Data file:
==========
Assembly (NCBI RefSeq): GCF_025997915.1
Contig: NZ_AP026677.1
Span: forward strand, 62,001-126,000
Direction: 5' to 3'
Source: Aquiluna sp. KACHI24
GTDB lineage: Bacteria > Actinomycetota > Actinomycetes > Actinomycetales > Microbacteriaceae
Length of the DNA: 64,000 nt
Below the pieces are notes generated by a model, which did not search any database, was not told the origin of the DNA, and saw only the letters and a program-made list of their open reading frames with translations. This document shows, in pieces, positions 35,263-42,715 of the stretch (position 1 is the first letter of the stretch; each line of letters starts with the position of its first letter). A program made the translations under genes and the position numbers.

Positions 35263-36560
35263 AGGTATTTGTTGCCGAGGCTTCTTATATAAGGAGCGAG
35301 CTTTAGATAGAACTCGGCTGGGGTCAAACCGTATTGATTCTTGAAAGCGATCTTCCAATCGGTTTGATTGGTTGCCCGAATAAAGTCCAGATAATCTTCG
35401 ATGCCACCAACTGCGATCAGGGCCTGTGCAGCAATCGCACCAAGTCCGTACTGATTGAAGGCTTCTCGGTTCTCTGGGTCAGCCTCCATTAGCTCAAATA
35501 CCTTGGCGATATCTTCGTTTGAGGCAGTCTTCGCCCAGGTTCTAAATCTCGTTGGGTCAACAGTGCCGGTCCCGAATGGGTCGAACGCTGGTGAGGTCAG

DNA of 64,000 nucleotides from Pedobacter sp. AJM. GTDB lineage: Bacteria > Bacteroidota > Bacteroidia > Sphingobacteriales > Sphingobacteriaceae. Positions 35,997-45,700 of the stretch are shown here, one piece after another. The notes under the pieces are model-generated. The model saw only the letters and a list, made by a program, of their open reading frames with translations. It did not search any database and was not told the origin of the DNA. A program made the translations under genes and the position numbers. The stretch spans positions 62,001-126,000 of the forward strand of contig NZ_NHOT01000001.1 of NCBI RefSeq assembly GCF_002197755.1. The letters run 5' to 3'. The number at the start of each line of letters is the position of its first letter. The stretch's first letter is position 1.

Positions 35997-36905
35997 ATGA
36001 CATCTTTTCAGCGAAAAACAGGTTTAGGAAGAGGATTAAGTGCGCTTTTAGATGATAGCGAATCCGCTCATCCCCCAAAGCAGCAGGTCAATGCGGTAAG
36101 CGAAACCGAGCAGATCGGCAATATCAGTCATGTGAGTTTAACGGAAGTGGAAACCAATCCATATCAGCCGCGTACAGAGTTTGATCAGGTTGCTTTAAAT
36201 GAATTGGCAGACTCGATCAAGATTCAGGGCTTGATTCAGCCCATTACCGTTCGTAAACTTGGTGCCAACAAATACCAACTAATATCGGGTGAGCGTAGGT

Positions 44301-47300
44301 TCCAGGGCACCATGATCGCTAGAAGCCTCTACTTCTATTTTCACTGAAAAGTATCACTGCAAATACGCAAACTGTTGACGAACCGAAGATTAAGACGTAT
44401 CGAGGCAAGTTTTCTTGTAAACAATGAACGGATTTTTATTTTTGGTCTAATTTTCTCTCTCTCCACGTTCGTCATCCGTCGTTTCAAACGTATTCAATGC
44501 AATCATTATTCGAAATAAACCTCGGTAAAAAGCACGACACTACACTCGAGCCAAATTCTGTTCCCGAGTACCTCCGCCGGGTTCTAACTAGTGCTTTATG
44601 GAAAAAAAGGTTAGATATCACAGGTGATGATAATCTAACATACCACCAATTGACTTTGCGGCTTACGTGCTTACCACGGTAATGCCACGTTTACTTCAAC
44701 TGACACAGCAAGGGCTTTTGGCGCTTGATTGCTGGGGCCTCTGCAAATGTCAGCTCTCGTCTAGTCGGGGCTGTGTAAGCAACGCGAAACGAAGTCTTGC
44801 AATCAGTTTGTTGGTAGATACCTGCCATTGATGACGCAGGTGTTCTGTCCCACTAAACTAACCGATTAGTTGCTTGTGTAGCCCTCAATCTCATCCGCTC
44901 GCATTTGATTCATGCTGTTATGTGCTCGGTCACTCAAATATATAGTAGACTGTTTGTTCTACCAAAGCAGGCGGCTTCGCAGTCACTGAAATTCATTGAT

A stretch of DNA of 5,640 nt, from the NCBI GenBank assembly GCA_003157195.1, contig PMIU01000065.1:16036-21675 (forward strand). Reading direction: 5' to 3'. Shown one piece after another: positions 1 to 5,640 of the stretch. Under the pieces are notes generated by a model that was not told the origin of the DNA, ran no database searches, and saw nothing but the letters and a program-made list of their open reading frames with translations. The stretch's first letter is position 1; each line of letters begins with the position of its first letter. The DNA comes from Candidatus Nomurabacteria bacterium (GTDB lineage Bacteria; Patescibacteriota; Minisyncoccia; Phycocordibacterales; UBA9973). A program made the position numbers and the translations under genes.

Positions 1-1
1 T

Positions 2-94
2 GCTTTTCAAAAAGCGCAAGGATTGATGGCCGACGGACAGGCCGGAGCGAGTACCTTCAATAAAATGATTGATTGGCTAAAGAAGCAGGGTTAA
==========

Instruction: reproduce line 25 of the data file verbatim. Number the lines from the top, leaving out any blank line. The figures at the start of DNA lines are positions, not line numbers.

44701 TGACACAGCAAGGGCTTTTGGCGCTTGATTGCTGGGGCCTCTGCAAATGTCAGCTCTCGTCTAGTCGGGGCTGTGTAAGCAACGCGAAACGAAGTCTTGC